Daily life at this luxury country house hotel revolves around its exquisite Michelin-starred dining and an impressive spa featuring no fewer than eight indoor and outdoor pools (one even has soothing underwater music and fibre optic lighting) and a Roman-style suite of heat rooms. There are also several hot tubs, herbal saunas and steam rooms, plus myriad natural and organic treatments designed to detox, cleanse and relax. And the heated ceramic relaxation beds, shaped to the body’s contours, are almost impossible to leave. Champagne served in and around the pools adds a touch of luxury.
Best coastal spa hotel: The Scarlet
In the airy, multilevel, environmentally friendly Scarlet, the feeling is one of intense relaxation. The womblike spa specialises in Ayurvedic 'journeys', with tented treatment rooms and pods suspended in the dark for 'deep relaxation' and an all-glass sea-facing roof for 'light relaxation'. There’s a reed-fringed, rock-strewn outdoor pool which extends from the indoor one, punctuated by two bright scarlet wood-fired hot tubs perched between boulders overlooking the sea. There are also numerous wide terraces with perfectly positioned loungers to soak up the views.
Combining old-school, classic elegance and impressive grandeur with a contemporary, holistic approach, Chewton Glen is a place of many parts, all of them wholeheartedly luxurious. Its world-class spa is said to have one of Europe’s largest hydrotherapy pools, near which guests will find an indoor pool lined with blue mosaic tiles and surrounded by Grecian columns, aromatherapy saunas, crystal steam rooms, a long menu of treatments with experienced therapists, plus an outdoor hot tub and swimming pool. The spa’s café serves a healthy buffet where guests can eat in robes and slippers.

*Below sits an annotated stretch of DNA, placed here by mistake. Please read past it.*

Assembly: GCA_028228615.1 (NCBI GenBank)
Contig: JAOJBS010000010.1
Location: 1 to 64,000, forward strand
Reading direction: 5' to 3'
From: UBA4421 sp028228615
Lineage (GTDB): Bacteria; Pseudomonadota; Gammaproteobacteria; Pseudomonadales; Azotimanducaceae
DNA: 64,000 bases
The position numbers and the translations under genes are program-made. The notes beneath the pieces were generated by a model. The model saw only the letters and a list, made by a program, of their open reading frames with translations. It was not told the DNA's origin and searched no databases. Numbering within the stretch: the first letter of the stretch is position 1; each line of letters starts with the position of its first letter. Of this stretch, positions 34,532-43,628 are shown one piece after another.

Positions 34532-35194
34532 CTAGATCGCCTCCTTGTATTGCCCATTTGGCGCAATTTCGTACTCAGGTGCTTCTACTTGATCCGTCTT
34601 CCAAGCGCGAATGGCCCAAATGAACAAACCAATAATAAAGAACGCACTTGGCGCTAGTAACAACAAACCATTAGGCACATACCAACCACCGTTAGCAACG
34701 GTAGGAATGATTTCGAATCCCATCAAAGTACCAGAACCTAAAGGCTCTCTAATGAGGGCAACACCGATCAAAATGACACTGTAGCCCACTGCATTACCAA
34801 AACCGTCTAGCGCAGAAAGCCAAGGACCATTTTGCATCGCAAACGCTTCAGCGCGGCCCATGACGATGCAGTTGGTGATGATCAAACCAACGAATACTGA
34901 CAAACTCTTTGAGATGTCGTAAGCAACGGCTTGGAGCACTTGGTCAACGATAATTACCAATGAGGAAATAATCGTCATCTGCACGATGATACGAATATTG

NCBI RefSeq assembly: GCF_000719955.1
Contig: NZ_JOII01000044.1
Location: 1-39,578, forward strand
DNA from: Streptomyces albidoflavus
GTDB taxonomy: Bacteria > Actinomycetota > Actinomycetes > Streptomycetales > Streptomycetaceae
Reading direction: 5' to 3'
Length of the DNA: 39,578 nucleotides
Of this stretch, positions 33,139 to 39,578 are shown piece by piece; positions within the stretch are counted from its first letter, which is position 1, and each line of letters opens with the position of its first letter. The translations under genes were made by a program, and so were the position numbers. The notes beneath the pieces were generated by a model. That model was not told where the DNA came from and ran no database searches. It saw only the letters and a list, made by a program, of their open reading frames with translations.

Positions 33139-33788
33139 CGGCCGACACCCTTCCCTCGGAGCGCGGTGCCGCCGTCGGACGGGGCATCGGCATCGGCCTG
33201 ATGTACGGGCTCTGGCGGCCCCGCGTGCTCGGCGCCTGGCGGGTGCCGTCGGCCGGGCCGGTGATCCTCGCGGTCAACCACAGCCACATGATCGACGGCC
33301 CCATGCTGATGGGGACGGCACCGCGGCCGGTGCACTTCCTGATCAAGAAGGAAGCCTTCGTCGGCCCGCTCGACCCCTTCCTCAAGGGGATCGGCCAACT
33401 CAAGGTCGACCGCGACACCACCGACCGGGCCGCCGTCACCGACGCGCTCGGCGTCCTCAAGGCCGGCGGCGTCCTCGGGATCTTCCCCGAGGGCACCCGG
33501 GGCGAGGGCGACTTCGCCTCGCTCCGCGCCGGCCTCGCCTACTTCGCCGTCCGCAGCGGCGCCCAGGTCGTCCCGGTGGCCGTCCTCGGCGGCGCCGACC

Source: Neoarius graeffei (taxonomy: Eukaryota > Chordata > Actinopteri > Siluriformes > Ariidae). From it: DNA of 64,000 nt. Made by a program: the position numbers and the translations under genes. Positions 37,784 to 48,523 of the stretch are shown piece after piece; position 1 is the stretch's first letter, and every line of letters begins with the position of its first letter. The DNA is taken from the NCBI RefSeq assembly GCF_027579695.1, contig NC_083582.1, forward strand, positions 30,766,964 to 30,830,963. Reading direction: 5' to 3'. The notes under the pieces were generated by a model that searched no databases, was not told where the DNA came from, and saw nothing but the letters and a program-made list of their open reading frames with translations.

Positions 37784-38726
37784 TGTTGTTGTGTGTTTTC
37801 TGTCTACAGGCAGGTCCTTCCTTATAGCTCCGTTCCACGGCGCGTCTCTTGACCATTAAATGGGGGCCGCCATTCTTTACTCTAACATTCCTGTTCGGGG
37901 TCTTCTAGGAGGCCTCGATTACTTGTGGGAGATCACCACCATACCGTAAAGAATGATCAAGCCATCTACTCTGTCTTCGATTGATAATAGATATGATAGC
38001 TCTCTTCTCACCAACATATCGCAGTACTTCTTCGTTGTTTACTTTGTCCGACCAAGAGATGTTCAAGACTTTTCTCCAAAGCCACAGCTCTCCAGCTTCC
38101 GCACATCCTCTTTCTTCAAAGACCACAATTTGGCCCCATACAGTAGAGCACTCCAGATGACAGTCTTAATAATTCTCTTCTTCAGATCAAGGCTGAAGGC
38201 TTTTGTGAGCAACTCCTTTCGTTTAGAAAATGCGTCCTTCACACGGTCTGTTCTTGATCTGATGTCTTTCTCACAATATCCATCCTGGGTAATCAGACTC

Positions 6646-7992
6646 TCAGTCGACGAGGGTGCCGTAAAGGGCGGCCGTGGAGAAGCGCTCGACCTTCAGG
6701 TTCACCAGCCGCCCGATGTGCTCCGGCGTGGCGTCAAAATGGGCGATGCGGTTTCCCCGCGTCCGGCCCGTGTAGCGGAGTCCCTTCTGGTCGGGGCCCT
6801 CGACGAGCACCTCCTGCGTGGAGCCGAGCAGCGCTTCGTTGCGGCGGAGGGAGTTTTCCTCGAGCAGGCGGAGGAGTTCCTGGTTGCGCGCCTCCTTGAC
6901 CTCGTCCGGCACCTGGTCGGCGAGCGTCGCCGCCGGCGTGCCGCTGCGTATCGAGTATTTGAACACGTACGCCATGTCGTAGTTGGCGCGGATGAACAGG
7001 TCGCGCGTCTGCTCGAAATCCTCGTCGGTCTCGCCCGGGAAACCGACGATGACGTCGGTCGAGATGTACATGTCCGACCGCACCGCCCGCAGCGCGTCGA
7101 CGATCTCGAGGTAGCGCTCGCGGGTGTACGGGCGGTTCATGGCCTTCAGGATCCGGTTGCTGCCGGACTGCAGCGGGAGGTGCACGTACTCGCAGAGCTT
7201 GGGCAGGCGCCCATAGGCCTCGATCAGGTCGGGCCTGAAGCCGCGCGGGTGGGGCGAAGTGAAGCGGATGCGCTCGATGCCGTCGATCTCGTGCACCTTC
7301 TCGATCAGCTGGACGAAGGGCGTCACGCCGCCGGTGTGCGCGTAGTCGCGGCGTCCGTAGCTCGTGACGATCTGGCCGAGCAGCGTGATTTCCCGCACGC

The contemporary spa makes a startling contrast to the Elizabethan manor: an uncompromisingly modern building with a spectacular box-like exterior and an airy and natural interior. The pool has swim-through access to the outdoors; there are whirlpool tubs inside and out; plus a steam room, sauna, rainforest showers and a rather hot lounge area. Opt for a good de-stressing treatment combining a Thai herbal poultice massage and facial, rounded off with quality Sussex-made chocolates and sparkling wine. For the full overnight spa experience, book a modern spa suite above the pool.
For a super-spoiling weekend, head to this restored 19th-century country manor with tranquil gardens, an ivy-clad entrance, wood panelling and Persian rugs. An extensive spa is open to all adult guests and offers a hydrotherapy pool with massaging jets overlooking fields, aromatic thermal suites, a sauna and a range of innovative treatments and facials that take place in an oxygen tent. Massages feature Ila products, using ingredients wild-harvested from remote, untainted regions far and wide (Morocco, the Himalayas) but blended and bottled 50 miles away.
One of Harrogate’s health-giving natural springs feeds directly into Rudding Park’s award-winning rooftop spa and garden, which impresses with myriad facilities including herb-infused saunas and steam rooms, experience showers, and an outdoor hydrotherapy pool where couples and groups can be seen wallowing on hydro beds as they quaff generous amounts of sparkling wine. The relaxation rooms include a dark sleep room, a mindful room with colouring books, a screen room depicting scenes of dramatic landscapes, and an audio room with meditative soundtracks. Note that only bookings in a Suite or Spa Room get complimentary full access to the rooftop spa garden.